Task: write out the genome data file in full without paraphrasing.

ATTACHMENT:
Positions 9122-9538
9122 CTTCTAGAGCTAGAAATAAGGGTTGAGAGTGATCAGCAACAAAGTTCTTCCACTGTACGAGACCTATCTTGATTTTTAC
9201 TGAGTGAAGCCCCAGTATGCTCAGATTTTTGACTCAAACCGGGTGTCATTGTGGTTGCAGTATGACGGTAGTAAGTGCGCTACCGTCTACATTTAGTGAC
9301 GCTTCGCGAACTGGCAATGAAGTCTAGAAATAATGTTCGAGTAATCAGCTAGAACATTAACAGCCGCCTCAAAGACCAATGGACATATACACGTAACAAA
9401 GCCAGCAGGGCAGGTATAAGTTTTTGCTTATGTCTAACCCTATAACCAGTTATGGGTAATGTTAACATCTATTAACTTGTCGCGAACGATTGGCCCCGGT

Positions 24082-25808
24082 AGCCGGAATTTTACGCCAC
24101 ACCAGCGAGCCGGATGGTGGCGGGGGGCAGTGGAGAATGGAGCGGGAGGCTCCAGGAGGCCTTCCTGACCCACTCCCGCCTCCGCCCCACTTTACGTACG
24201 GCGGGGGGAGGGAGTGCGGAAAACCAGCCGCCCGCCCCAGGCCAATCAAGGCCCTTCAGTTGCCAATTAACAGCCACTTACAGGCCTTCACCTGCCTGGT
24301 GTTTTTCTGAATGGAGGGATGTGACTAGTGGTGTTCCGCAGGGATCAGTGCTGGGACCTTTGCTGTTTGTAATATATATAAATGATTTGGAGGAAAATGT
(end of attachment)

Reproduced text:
Positions 9122-9538
9122 CTTCTAGAGCTAGAAATAAGGGTTGAGAGTGATCAGCAACAAAGTTCTTCCACTGTACGAGACCTATCTTGATTTTTAC
9201 TGAGTGAAGCCCCAGTATGCTCAGATTTTTGACTCAAACCGGGTGTCATTGTGGTTGCAGTATGACGGTAGTAAGTGCGCTACCGTCTACATTTAGTGAC
9301 GCTTCGCGAACTGGCAATGAAGTCTAGAAATAATGTTCGAGTAATCAGCTAGAACATTAACAGCCGCCTCAAAGACCAATGGACATATACACGTAACAAA
9401 GCCAGCAGGGCAGGTATAAGTTTTTGCTTATGTCTAACCCTATAACCAGTTATGGGTAATGTTAACATCTATTAACTTGTCGCGAACGATTGGCCCCGGT

Positions 24082-25808
24082 AGCCGGAATTTTACGCCAC
24101 ACCAGCGAGCCGGATGGTGGCGGGGGGCAGTGGAGAATGGAGCGGGAGGCTCCAGGAGGCCTTCCTGACCCACTCCCGCCTCCGCCCCACTTTACGTACG
24201 GCGGGGGGAGGGAGTGCGGAAAACCAGCCGCCCGCCCCAGGCCAATCAAGGCCCTTCAGTTGCCAATTAACAGCCACTTACAGGCCTTCACCTGCCTGGT
24301 GTTTTTCTGAATGGAGGGATGTGACTAGTGGTGTTCCGCAGGGATCAGTGCTGGGACCTTTGCTGTTTGTAATATATATAAATGATTTGGAGGAAAATGT